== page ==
“The requirement for the visa is too high, especially the English language part"
Restaurant owners in London Chinatown are struggling to find “top chefs” due to immigration rules.
As reported by the Evening Standard, strict UK immigration rules are resulting in London Chinatown restaurants struggling to find top chefs from China
In 2014, stricter ‘Tier 2’ immigration rules were enforced by the Home Office to “nurture more home-grown talent”. Consequently, some restaurants in London Chinatown were forced to close or turn into buffets.
Lawrence Lee, spokesman for the London Chinatown Chinese Association, said the government is making the problem worse.“It’s very difficult to find workers,” he said. “The government is not helping too much to ease the problem.
He added that the government does not understand the necessity to hire Chinese chefs for authenticity. “Chinese restaurants are different to other businesses. Chefs have to have a certain knowledge in cooking. And some chefs are not very good in English, so they need Chinese waiters to communicate with them.
“But without these highly skilled chefs, a lot of Chinese restaurants are now closing or changing their food.”
Little Four Seasons and Royal China owner Peter Lam said the visa requirements are making it “impossible” for Chinese workers. “The requirement for the visa is too high, especially the English language part. For many, it’s impossible to pass the exam,” he said.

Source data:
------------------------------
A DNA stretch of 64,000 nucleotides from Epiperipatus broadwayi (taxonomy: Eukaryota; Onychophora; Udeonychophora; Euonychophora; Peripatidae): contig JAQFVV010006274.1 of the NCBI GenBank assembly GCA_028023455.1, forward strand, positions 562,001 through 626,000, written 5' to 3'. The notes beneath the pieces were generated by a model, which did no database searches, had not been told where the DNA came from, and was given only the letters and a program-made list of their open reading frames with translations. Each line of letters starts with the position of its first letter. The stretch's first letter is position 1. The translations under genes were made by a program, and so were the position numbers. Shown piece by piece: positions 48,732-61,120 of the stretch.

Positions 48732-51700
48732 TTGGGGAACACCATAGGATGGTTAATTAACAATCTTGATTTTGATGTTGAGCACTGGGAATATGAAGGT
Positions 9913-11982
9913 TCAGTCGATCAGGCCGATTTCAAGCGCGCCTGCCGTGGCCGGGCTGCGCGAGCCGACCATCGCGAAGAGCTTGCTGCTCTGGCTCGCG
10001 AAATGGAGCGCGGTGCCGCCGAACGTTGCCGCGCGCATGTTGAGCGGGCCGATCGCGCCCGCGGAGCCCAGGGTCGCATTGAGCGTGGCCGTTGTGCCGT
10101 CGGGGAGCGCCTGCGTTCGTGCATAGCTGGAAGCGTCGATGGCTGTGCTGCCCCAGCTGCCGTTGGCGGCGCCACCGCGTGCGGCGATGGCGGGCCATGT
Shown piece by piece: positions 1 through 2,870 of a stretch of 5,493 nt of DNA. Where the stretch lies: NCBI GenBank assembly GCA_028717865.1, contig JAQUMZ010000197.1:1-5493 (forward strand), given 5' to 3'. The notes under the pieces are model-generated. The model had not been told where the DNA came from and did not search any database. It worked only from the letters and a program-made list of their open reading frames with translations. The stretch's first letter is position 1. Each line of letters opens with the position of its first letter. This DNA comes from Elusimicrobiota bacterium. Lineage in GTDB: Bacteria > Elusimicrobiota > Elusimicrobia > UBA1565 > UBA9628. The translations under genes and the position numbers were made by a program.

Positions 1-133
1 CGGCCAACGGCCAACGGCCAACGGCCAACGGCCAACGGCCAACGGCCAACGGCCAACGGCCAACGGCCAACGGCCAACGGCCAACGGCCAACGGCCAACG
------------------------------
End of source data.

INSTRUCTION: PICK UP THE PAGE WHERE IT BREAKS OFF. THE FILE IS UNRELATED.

“We have a shortage of staff in London, as many of the second and third generations don’t tend to go into the restaurant business. And we don’t have experienced chefs coming from China.”
Lam fears this issue puts the future of London Chinatown in jeopardy. “It will be very boring. We want to give our customers the best quality. London Chinatown is one of the best Chinatowns in the world and we want it to be authentic.”
“But if we cannot recruit staff, it will become more and more westernised, with more buffet-style food where the skills needed are much lower.”
Lee suggested that the government could introduce temporary visas for Chinese chefs to address the problem.
“The government can help us,” he said. “I am not saying they should ease immigration requirements. But it could help us by providing two-year contracts, which would be fine on both sides.
“A lot of Chinese people just want to come here, make a living and go back to provide for their families. So those temporary visas would be great.”